Women were generally prohibited from travelling abroad, but young women from the poorer regions of southern Japan stowed away on boats to find work in brothels in China, south-east Asia and even as far away as Australia. Authorities here mostly accepted Japanese prostitutes as providers of ‘essential’ sexual services for Japanese men. Perhaps, more to the point, their presence was tolerated because they kept white prostitutes ‘safe’ from the pesky sexuality of the Japanese men and other ‘coloureds’.

More than a century later, revisiting the lives of these women is difficult because virtually nothing remains of their material lives. Historical documents are scant, but University of Wollongong researcher Julia Martinez has discovered evidence suggesting many prostitutes were allowed to travel freely between ferociously arid inland towns like Winton and Cloncurry in Queensland to work short stints in brothels, even after the enactment of the Immigration Restriction Act of 1901.

But what intrigues me is that these women also travelled back and forth between Australia and Japan. Did they, like me, miss Japan when they were in Australia? And miss Australia when they were in Japan? Did they, like me, feel out of place in Australia as well as in Japan? Was their sense of belonging stronger than their sense of un-belonging?

I want to connect with these women somehow; to reimagine who they were, how they felt. To merely remember, or worse still, to forget them as prostitutes only, would be a disavowal of a rich narrative vein in my Japanese-Australian story, and in Australia’s multicultural history. These women, like any other women, were more than the work they did.

So much of Australia’s relationship with Japan is reduced to the banality of trade transactions, which is unfortunate. Bilateral trade links were what brought me here as a child. My father was a Japanese trading company executive, buying Australian commodities to sell to Japan – everything from coal and iron ore to tiger prawns and wheat. But I’d like to think Japanese people have contributed more to Australia than just trade statistics. For when the transaction is over, when the buying and the selling is done, what remains are the human narratives. These can enrich us more than the price of coal, iron ore, tiger prawns, and wheat put together.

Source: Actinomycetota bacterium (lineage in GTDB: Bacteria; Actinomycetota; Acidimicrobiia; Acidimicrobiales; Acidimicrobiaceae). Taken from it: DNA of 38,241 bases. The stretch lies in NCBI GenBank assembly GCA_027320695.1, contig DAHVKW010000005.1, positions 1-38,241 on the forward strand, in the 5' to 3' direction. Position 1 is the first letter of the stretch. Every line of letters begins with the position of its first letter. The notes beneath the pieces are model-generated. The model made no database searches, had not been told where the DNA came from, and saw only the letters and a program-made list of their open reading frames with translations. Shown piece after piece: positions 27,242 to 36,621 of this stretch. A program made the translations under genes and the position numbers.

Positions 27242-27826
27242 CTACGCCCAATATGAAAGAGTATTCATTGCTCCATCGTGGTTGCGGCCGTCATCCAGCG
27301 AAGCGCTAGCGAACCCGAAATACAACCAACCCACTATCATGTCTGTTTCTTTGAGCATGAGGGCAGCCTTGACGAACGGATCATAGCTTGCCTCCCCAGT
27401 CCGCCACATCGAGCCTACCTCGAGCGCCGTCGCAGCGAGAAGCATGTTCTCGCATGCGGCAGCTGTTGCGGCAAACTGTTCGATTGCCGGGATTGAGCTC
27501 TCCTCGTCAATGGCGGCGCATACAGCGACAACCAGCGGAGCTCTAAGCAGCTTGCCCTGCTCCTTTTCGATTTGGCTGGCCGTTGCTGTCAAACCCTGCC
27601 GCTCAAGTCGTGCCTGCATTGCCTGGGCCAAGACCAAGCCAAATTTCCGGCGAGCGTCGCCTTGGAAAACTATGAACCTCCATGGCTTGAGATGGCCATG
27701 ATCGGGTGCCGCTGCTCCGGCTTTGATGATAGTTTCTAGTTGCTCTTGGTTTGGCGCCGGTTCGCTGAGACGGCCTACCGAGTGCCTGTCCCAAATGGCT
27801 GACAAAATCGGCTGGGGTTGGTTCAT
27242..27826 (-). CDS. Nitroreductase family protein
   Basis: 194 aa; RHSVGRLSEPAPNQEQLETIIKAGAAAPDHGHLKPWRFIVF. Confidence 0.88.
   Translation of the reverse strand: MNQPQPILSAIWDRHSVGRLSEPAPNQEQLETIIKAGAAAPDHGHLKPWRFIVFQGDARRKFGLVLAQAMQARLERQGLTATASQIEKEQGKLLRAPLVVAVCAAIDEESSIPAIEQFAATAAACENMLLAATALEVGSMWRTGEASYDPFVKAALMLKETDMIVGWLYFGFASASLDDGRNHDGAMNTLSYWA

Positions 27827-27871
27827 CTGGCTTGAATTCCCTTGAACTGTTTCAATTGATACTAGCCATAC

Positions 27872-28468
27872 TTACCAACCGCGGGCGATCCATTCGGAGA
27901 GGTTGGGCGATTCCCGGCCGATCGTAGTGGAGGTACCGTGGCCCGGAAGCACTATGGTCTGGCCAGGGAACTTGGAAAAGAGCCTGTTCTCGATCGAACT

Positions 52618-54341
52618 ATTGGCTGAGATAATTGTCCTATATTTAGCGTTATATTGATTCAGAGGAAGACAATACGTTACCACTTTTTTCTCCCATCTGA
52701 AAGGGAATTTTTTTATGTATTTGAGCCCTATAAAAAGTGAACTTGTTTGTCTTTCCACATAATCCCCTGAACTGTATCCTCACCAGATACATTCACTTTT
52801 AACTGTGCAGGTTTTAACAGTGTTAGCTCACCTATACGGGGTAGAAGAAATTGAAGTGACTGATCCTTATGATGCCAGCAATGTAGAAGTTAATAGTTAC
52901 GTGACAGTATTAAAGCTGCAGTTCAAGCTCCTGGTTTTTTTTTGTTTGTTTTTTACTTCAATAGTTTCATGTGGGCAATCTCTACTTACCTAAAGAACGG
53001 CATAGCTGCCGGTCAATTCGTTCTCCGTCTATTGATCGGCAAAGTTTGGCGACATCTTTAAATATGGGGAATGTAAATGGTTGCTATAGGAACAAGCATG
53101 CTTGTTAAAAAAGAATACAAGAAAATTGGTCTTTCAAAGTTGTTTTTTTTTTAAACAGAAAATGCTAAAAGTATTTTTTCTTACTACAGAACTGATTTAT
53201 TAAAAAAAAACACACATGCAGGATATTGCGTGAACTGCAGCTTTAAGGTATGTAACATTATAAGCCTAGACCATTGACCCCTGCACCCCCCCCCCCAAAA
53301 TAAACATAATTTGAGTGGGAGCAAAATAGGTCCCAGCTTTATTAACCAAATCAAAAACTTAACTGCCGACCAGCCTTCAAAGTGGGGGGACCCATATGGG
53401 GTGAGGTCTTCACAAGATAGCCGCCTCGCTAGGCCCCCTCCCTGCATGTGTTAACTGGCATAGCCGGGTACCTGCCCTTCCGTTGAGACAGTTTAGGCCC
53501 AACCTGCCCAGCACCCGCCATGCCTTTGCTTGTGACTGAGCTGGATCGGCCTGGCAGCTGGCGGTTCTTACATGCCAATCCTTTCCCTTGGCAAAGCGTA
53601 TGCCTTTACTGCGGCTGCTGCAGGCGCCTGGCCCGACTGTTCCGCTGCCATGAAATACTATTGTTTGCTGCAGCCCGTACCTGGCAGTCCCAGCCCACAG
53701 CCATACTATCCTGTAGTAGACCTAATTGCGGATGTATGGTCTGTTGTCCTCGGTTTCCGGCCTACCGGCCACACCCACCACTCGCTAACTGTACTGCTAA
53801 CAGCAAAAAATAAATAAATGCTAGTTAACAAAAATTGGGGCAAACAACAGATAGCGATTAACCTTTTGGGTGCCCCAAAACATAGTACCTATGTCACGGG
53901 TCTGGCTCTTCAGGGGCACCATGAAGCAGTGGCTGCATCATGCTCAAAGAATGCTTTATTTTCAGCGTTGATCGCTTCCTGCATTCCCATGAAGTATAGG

How would our trade ministers feel if we were to include sex work in our list of bilateral trade links? I consider myself a direct beneficiary of the close commercial ties between Australia and Japan. After all, I was given the opportunity to enjoy a youth full of promise and sunshine and Chiko Rolls, plus two great places – Tokyo and Sydney – to call home. And I often find myself reflecting on the connection between my spring, spent fearlessly strutting through the streets of Kings Cross, and the spring those Japanese women said ‘bye bye’ to all those years ago.

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The Wheeler Centre acknowledges the Wurundjeri Woi Wurrung people of the Kulin Nation as the traditional owners of the land on which we work. We pay our respects to the people of the Kulin Nation and all Aboriginal and Torres Strait Islander Elders, past and present.